Calabrian Bergamot: the Scent of Tradition
The Calabrian Bergamot is a citrus fruit growing in a plot of land overlooking the Ionian Sea, at the toe of the Italian boot. Its essence is used in the making of the most prestigious fragrances on the international scene.
Oranges, lemons and citrons came all the way from China, through the Middle East, and became a fixture in the gardens of the aristocratic mansions and in the cloisters of the monasteries of Southern Italy. Centuries passed before citrus trees began to be considered more than mere ornamental plants, but recognised for the exceptional nutritional value of their fruits. Bergamot is one of the numerous local products which the Calabrians have any right to be proud of. The uniqueness of the Calabrian Bergamot is perhaps due to a spontaneous bud mutation of the lemon, or a hybridisation between the bitter orange and the citron or the lemon. The Calabrian Bergamot comes out and grows exclusively in the province of Reggio Calabria and near the Ionian coast, at altitudes inferior to 250m.
The bergamot essential oil
The essential oil in the peel is clear, with tinges of yellowy green, a fresh smell and a bitter taste. The Calabrian Bergamot oil is widely utilised in the making of perfumes and colognes, especially French, but its worth has found international recognition in the pharmaceutical, chemical and food industries, as well. Bergamot is also present in a number of liqueurs and desserts. The extraction of bergamot oil was carried out manually until the process was mechanised in 1840. Nowadays, the bergamot industry can count on the most advanced technologies.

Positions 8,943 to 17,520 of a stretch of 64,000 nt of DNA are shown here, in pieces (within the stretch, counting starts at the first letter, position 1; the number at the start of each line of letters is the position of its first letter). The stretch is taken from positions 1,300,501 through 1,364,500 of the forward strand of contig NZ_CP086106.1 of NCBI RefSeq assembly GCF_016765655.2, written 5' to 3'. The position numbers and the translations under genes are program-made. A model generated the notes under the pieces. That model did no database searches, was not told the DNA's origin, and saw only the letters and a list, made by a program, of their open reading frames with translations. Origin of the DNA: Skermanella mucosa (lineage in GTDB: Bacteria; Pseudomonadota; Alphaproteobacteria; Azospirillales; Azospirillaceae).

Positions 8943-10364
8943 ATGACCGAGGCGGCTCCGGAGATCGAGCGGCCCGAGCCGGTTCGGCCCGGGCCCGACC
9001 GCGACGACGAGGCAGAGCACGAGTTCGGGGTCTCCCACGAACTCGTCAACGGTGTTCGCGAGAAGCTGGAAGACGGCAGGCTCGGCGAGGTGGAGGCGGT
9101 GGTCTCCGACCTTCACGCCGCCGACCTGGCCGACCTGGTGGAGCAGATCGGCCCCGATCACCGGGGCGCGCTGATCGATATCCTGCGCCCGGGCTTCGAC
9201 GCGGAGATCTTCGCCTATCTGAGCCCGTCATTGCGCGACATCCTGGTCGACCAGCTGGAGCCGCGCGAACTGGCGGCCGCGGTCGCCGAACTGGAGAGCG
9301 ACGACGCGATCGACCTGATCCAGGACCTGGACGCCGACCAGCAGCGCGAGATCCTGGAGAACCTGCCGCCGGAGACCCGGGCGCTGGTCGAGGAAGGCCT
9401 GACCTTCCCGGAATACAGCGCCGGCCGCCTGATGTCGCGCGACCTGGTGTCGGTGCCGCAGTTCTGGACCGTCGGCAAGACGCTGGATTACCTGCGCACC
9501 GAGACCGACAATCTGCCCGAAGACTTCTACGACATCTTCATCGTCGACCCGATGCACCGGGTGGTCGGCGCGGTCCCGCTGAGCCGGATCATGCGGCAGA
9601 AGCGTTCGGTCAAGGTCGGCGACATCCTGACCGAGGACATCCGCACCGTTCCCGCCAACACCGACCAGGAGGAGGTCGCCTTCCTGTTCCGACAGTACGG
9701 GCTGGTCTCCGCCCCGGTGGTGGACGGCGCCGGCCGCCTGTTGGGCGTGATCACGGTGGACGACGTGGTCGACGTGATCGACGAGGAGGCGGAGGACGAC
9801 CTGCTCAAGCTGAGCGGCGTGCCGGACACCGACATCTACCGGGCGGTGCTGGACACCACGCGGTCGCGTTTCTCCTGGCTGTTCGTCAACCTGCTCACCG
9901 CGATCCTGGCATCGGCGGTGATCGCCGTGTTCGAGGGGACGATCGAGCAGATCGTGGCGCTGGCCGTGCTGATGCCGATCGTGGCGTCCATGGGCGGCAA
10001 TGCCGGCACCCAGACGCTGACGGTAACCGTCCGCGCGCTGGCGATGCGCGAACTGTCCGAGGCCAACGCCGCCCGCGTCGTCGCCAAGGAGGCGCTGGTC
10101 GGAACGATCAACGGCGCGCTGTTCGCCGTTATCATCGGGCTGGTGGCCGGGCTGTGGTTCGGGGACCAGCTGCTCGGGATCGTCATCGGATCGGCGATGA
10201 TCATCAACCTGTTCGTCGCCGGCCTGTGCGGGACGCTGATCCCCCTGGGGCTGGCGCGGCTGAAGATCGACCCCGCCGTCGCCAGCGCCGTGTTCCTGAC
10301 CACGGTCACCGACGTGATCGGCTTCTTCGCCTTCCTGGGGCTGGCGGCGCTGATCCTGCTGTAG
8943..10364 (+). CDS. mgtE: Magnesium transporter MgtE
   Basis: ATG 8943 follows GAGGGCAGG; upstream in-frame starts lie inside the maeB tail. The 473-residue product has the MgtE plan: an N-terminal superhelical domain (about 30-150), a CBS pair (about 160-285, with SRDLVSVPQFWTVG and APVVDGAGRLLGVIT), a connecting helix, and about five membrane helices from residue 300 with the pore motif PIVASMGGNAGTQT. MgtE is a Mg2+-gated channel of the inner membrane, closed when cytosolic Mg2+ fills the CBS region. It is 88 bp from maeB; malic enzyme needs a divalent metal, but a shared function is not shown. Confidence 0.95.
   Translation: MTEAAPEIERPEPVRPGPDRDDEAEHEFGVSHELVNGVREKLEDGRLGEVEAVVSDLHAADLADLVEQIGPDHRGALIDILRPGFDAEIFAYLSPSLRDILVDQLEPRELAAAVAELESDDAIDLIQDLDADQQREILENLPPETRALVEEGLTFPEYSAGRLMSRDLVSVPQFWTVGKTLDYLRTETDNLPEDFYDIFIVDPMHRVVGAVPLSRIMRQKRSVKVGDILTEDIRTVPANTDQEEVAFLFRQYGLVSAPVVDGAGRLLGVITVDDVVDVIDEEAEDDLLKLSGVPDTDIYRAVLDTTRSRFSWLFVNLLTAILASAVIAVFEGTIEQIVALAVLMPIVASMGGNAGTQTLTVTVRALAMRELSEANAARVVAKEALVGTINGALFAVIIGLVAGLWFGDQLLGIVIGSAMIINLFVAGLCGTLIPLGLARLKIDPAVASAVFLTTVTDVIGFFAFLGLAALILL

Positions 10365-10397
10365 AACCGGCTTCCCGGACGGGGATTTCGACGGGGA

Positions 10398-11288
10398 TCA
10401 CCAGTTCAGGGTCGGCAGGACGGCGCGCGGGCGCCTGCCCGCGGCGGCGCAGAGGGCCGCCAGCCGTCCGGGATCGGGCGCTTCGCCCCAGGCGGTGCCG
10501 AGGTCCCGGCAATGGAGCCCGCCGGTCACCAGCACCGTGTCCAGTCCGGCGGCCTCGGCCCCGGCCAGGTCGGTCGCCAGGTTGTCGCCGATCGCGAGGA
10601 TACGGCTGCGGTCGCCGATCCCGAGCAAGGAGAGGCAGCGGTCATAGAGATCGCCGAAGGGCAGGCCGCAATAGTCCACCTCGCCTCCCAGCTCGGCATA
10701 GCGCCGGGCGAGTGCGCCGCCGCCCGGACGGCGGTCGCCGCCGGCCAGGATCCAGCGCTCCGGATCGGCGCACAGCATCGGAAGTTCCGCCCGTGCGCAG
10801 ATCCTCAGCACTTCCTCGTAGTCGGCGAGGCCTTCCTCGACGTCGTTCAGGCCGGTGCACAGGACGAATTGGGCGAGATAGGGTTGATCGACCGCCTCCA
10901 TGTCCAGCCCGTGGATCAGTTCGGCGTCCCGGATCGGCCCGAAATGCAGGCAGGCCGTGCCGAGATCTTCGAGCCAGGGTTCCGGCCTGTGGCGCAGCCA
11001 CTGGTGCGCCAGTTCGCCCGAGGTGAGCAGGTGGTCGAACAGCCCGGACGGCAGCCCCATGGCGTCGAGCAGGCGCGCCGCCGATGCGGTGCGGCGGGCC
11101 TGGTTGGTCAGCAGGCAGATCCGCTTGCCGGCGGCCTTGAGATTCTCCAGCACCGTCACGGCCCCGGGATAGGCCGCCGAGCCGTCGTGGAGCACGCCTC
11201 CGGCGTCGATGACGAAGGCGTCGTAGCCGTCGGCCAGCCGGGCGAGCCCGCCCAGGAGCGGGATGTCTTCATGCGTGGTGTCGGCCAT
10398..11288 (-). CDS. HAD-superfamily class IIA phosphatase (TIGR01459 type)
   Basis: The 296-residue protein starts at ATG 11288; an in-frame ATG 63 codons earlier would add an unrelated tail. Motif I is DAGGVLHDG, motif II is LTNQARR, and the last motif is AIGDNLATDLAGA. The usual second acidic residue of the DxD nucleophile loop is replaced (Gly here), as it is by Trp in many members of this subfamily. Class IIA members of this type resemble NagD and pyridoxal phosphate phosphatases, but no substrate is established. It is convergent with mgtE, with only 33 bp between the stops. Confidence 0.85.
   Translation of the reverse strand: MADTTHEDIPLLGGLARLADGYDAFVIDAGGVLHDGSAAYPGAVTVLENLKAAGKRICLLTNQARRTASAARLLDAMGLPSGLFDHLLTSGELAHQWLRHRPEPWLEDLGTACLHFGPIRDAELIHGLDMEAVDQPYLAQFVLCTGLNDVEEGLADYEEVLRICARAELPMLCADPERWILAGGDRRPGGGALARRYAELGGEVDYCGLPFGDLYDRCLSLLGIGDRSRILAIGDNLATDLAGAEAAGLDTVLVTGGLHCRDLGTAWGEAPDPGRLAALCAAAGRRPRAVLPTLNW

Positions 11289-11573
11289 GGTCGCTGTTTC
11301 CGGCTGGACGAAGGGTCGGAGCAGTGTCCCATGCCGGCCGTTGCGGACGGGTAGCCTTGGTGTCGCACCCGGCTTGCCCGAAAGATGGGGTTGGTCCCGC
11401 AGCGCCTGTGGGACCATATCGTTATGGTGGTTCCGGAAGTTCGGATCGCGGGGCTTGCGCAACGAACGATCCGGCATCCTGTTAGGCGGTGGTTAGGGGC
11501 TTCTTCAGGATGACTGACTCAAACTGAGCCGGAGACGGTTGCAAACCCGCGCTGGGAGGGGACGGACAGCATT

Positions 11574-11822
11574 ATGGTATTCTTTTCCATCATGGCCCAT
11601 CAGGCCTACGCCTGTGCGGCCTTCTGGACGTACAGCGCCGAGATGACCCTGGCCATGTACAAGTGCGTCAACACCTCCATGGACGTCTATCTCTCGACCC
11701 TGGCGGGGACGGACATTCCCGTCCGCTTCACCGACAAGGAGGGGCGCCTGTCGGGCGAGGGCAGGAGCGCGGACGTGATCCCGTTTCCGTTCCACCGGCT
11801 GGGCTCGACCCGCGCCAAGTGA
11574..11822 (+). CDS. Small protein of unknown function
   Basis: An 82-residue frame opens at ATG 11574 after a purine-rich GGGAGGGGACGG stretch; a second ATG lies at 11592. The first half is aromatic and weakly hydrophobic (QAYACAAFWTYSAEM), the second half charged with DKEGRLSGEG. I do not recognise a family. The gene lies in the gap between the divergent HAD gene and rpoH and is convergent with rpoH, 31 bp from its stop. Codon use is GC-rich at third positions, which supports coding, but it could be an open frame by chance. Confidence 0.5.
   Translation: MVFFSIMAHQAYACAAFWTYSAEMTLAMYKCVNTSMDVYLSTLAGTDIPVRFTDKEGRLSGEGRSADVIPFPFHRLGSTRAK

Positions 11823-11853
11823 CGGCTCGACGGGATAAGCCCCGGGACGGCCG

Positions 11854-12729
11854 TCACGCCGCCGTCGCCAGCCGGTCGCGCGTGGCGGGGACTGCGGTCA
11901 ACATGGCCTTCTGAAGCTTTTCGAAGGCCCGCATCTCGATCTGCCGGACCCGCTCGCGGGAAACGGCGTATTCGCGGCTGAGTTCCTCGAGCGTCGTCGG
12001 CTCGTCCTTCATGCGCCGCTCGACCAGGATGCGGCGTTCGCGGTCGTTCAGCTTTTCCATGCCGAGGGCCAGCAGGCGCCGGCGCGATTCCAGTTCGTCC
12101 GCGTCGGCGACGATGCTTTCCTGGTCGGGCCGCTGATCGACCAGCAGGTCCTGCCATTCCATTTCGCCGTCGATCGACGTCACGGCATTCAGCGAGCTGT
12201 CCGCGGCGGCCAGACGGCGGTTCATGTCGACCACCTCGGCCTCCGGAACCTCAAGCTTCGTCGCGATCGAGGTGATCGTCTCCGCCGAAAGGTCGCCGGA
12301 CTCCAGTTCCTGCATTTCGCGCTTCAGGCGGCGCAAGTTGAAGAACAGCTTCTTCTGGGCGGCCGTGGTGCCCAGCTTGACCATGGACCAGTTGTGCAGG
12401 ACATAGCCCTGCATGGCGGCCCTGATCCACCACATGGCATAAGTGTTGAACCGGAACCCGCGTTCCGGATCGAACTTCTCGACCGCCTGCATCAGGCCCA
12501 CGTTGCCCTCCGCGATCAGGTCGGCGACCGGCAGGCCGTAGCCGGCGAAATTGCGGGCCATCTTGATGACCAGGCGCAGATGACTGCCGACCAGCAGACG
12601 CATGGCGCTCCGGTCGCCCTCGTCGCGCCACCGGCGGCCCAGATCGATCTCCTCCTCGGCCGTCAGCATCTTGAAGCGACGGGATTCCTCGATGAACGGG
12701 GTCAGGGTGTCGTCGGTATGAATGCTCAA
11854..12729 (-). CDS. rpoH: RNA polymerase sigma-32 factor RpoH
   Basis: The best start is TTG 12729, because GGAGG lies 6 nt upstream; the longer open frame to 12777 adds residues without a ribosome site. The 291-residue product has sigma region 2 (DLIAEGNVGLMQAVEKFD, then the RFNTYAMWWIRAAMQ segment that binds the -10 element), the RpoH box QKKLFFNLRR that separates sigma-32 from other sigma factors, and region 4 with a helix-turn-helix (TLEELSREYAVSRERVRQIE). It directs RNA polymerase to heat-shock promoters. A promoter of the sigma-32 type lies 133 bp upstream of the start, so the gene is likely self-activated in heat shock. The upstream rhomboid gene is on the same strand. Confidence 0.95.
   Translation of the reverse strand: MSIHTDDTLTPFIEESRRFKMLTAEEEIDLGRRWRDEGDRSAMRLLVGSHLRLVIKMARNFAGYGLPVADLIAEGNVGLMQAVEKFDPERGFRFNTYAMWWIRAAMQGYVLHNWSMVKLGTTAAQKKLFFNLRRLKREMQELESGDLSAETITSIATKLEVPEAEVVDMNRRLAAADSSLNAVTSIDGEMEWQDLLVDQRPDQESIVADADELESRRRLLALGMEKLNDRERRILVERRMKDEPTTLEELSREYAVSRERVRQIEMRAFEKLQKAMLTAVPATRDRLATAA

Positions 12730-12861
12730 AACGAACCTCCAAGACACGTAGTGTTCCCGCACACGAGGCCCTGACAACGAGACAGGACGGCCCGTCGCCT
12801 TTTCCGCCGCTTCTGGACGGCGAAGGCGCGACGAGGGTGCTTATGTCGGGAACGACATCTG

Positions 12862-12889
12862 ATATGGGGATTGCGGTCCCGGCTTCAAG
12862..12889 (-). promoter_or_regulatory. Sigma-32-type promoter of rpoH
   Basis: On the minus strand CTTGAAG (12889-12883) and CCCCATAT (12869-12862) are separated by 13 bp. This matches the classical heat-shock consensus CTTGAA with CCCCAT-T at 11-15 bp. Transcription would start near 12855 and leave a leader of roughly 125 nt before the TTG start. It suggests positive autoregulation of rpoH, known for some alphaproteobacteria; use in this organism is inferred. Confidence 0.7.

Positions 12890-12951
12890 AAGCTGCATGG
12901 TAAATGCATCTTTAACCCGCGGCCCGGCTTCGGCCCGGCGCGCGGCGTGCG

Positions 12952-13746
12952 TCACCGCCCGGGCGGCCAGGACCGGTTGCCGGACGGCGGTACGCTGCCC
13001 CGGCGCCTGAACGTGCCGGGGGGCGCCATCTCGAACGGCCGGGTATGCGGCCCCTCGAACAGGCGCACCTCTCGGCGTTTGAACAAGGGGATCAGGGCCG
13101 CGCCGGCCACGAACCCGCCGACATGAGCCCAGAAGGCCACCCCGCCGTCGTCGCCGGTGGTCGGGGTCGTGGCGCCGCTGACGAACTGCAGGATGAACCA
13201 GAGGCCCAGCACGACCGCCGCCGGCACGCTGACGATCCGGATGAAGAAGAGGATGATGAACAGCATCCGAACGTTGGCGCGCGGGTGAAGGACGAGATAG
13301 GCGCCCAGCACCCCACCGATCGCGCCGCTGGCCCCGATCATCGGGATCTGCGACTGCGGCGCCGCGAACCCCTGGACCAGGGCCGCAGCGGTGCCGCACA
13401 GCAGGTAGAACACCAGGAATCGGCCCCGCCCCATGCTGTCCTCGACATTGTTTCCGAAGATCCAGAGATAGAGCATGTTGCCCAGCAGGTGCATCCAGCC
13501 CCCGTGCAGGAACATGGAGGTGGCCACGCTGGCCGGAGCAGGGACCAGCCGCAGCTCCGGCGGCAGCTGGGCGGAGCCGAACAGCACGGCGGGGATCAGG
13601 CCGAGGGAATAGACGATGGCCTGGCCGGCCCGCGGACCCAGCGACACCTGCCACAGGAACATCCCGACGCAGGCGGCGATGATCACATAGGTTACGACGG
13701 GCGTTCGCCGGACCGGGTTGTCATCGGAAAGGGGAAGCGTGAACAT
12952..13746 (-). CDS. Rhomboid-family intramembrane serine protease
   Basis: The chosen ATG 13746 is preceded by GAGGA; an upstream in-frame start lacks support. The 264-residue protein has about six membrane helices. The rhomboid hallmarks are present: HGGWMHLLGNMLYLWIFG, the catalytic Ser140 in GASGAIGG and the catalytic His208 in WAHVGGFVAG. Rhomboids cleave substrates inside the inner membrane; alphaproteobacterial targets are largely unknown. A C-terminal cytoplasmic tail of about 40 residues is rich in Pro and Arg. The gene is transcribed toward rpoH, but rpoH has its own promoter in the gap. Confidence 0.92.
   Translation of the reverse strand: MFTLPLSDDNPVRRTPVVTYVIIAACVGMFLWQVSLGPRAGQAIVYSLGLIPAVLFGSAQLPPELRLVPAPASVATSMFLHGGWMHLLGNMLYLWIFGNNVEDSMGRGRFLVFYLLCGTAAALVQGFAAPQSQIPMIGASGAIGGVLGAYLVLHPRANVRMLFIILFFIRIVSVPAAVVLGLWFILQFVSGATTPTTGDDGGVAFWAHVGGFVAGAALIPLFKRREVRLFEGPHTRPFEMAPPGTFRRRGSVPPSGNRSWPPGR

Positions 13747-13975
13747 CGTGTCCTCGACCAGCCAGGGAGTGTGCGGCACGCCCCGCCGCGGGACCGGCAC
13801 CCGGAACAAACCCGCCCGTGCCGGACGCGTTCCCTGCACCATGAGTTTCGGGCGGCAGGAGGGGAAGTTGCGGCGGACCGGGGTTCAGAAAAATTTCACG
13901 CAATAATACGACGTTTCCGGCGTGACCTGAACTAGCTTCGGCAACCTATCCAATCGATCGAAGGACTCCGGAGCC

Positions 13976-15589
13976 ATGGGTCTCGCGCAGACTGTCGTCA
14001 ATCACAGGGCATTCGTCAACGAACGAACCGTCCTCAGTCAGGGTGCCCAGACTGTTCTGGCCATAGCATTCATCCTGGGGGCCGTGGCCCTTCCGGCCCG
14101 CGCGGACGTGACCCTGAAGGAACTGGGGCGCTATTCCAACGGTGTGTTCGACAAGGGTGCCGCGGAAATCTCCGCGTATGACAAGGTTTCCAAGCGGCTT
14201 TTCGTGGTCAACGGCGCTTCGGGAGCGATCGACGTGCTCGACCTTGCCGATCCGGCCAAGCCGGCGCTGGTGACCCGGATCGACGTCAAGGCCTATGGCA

The recognition of the Calabrian Bergamot
The bergamot growers of Calabria have undertaken a series of practices for the recognition of the Calabrian Bergamot, including the DOP (Protected Designation of Origin which was awarded in 2001), the creation of groups that monitor fruit processing and oil sales, and technical innovation. The Consortium for the Protection of the Calabrian Bergamot was created in 1936. Other associations have appeared in the recent years, as a common effort for the promotion of the Calabrian Bergamot.
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